Each Evra patch is worn for 7 days. When you reach day 8, remove it and apply another one right away. You should do this for 3 weeks in a row before having a 7-day break. This is when you will likely have a withdrawal bleed - similar to your period. After the 7 day break, ensure you apply a new patch on time.
Used patches should be discarded with household waste and not flushed down the toilet.
The patch can be applied to an area of skin that is clean, dry and relatively hair free. Avoid areas with sore, irritated or sensitive skin or where tight clothing would rub against it. Do not apply the patch to your breasts.
The patch is unlikely to peel off or get dislodged as it's very sticky. You can have a bath or shower as usual and this won't cause it to come off. It also shouldn't be affected by swimming or using a sauna or hot tub. If it does fall off, the action you should take will depend on how long the path has been off for.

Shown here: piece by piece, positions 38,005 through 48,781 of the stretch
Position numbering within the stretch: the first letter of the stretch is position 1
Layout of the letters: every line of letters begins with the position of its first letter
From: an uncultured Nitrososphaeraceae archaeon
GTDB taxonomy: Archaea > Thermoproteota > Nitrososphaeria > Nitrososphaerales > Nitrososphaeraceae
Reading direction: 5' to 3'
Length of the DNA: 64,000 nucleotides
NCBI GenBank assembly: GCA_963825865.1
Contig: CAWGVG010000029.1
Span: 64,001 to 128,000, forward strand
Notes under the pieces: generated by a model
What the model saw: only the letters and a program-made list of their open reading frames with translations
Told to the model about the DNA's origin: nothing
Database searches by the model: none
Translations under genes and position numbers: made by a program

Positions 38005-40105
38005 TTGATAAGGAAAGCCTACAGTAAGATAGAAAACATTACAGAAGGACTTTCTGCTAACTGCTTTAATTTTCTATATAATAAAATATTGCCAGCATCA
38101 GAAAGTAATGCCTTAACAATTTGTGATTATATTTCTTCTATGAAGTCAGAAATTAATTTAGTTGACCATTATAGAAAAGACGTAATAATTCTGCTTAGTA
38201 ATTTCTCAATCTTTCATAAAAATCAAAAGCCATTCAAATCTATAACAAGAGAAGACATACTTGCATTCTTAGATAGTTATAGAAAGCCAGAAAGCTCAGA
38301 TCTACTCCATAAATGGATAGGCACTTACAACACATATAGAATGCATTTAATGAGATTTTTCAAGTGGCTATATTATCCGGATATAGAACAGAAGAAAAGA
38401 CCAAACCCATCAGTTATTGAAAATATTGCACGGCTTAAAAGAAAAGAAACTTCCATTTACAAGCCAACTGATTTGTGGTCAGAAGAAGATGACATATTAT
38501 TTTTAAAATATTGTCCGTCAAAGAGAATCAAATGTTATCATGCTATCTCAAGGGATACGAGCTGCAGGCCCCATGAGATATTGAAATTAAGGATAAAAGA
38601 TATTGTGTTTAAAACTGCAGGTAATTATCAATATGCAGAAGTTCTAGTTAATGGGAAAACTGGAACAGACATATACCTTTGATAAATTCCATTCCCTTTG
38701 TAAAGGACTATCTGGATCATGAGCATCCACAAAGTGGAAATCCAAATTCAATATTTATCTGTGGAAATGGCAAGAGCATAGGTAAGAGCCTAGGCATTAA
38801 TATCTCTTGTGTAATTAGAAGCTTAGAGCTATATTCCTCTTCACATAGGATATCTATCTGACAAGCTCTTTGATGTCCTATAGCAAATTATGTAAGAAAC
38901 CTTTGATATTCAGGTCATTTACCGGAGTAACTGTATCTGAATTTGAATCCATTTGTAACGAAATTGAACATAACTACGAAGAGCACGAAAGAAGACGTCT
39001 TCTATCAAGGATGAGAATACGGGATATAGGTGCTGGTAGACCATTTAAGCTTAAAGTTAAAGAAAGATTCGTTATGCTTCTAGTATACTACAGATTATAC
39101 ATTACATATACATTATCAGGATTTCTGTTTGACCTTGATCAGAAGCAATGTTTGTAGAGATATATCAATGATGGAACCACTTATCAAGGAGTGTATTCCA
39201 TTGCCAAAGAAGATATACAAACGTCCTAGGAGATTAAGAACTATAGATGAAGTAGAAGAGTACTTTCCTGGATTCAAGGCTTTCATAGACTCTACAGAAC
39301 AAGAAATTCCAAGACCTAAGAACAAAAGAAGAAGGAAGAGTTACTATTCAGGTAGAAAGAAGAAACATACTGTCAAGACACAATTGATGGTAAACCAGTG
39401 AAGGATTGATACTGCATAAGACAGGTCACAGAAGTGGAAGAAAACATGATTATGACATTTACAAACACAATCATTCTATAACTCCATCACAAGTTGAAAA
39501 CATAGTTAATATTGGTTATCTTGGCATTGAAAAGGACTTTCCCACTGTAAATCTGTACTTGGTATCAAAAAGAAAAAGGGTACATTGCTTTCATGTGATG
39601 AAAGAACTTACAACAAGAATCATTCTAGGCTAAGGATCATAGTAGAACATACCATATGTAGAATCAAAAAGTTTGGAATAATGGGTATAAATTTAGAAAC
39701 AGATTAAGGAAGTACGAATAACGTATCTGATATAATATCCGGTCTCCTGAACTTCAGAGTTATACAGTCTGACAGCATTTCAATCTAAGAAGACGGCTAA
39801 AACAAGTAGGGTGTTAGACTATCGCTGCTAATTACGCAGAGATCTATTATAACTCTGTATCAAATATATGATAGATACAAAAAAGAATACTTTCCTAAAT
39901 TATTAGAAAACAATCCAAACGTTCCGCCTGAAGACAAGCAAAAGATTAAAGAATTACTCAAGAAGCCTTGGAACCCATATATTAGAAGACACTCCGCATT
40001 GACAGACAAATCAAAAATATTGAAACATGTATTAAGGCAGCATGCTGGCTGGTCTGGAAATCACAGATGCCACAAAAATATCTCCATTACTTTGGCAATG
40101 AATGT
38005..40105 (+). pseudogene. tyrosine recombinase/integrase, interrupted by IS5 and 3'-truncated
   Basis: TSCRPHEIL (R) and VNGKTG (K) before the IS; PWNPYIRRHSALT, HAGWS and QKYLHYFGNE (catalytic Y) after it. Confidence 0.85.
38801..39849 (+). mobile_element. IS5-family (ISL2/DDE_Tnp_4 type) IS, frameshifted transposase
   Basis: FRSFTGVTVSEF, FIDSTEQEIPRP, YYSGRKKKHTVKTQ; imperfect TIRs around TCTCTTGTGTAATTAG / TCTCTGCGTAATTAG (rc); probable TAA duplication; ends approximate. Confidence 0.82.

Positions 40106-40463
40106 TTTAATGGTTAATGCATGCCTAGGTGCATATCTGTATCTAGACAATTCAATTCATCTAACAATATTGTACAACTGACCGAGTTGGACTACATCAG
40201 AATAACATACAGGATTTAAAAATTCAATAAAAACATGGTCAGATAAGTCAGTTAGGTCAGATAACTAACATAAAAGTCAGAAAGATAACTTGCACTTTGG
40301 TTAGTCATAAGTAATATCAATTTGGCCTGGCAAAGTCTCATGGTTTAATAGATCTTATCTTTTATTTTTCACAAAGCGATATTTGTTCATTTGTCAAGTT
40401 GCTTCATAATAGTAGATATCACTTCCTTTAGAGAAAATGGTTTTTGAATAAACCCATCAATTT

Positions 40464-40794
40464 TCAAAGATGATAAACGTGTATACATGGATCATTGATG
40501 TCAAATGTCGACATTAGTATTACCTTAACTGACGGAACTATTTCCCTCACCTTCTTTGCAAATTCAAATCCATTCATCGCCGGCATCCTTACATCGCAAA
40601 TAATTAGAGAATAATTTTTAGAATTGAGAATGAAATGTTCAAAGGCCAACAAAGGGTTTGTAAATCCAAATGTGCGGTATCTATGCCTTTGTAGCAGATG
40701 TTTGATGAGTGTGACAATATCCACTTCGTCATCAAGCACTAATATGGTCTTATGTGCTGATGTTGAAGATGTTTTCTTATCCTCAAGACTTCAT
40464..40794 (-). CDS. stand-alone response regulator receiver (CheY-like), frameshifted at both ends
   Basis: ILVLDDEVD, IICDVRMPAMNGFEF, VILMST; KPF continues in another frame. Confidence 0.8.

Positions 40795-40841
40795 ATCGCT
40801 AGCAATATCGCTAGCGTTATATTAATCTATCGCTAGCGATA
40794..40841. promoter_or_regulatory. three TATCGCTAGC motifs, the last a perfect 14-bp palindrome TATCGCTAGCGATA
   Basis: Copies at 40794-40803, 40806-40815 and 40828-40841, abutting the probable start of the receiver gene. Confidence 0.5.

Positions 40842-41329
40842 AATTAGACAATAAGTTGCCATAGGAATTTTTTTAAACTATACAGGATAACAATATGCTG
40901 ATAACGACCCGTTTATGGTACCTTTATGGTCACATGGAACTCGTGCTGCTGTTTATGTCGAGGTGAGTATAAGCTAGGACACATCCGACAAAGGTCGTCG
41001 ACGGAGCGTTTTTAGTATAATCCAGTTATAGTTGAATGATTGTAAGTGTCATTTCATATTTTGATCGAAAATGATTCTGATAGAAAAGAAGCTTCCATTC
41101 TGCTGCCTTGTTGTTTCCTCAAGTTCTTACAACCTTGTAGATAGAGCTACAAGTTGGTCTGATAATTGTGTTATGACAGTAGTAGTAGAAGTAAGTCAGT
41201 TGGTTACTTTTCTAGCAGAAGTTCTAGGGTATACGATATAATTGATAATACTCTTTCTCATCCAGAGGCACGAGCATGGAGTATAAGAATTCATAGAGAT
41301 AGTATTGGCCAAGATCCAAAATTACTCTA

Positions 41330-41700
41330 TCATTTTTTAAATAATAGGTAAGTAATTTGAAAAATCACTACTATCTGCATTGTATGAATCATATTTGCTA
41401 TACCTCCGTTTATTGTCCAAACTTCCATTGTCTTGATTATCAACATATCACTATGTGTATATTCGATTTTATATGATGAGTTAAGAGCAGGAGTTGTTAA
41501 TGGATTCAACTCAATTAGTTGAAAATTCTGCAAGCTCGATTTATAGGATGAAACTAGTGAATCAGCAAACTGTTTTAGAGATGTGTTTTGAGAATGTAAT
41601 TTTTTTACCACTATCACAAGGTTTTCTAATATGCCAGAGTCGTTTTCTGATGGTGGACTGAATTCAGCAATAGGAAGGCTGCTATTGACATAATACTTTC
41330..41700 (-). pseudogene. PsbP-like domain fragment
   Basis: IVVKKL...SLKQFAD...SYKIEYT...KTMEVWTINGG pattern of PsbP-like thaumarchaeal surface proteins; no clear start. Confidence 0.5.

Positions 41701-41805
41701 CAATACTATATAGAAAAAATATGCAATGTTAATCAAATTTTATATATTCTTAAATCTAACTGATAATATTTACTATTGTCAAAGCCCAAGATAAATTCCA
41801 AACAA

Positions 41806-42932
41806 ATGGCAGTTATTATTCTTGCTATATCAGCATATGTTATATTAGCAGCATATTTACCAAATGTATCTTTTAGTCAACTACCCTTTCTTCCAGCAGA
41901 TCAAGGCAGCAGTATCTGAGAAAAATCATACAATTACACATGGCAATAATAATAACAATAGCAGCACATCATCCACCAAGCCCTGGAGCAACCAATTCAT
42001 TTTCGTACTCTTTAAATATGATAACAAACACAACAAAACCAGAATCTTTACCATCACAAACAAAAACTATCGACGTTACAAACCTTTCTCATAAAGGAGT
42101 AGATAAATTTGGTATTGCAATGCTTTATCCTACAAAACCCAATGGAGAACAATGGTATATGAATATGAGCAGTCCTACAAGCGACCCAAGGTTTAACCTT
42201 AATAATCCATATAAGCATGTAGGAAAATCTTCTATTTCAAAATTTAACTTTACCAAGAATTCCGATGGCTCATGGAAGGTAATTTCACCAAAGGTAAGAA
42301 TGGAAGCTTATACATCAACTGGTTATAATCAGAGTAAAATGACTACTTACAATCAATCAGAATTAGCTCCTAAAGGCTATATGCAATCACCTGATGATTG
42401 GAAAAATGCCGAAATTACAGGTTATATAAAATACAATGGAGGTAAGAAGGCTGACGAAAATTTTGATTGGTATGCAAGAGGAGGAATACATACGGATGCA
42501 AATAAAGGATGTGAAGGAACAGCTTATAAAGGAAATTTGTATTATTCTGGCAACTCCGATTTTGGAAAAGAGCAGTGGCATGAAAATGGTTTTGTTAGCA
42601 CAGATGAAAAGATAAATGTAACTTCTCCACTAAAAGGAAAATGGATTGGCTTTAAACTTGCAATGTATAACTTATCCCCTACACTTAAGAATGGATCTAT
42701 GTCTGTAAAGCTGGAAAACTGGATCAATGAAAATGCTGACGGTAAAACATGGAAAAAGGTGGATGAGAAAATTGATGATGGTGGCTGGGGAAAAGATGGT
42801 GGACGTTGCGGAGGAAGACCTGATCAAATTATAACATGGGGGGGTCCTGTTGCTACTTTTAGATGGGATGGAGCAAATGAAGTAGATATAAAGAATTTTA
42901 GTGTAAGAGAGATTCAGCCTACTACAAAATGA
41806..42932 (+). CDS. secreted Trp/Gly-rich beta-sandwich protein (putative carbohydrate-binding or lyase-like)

If it has been less than 48 hours:
If it has been more than 48 hours:
Each patch lasts for 7 days. Leaving it on too long will have the same effect as it falling off or forgetting to replace it on time. If you have forgotten to remove the patch, the action you should take next depends on where you are in your cycle and how long the patch has been left on for.
Week one or two - 48 hours or less:
Week one or two - more than 48 hours: